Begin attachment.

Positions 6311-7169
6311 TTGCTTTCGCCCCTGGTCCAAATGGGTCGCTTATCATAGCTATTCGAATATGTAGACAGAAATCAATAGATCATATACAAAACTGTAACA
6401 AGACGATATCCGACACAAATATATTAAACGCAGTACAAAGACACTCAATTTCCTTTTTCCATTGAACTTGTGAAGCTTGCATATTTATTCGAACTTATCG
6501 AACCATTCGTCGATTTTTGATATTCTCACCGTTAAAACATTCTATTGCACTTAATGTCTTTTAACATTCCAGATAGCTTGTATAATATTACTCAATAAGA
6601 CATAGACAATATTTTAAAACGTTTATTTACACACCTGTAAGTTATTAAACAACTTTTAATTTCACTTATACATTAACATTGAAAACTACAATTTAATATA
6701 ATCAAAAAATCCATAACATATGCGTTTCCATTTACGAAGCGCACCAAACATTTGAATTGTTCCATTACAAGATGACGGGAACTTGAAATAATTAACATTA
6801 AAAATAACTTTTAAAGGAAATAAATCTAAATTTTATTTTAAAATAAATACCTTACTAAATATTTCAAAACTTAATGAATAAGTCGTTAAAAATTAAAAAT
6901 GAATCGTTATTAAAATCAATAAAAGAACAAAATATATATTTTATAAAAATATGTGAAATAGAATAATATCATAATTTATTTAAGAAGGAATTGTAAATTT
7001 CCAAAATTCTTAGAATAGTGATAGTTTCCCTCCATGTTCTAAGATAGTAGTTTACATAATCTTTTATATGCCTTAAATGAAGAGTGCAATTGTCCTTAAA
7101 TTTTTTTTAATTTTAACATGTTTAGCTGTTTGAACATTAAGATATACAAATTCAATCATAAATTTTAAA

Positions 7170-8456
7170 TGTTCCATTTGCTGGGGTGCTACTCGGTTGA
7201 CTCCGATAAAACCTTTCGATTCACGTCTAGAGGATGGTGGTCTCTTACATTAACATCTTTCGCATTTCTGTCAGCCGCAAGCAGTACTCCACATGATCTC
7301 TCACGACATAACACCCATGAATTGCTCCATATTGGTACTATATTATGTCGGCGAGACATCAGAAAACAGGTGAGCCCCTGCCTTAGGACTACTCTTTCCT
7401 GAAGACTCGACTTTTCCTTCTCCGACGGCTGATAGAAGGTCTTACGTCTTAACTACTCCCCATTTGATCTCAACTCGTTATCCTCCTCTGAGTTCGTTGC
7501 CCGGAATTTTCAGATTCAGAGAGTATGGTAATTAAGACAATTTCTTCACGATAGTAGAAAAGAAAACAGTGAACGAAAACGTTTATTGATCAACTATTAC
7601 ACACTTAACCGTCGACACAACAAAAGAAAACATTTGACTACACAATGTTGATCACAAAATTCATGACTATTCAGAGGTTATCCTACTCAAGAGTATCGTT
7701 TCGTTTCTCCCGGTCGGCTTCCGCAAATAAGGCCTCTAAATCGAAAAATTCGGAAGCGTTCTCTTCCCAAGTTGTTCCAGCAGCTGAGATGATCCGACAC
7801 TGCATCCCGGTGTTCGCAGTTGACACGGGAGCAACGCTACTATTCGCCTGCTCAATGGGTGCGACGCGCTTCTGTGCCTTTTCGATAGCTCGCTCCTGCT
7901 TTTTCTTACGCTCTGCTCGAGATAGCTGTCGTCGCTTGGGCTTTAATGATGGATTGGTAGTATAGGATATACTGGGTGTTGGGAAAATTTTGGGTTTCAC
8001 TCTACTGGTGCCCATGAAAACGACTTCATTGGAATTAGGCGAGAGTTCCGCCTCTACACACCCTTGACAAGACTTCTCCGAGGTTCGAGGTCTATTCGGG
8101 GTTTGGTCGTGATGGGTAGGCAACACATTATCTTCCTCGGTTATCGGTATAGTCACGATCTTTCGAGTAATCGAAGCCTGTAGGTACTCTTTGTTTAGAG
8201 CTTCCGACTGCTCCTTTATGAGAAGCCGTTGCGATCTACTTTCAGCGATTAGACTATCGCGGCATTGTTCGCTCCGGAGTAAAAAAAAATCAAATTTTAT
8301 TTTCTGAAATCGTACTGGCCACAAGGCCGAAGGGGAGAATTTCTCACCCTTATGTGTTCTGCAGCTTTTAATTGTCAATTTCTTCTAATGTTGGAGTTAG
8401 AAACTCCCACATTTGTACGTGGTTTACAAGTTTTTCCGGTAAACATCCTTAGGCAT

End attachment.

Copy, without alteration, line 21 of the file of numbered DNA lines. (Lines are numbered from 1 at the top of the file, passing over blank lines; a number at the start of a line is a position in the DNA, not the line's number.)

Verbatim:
8001 TCTACTGGTGCCCATGAAAACGACTTCATTGGAATTAGGCGAGAGTTCCGCCTCTACACACCCTTGACAAGACTTCTCCGAGGTTCGAGGTCTATTCGGG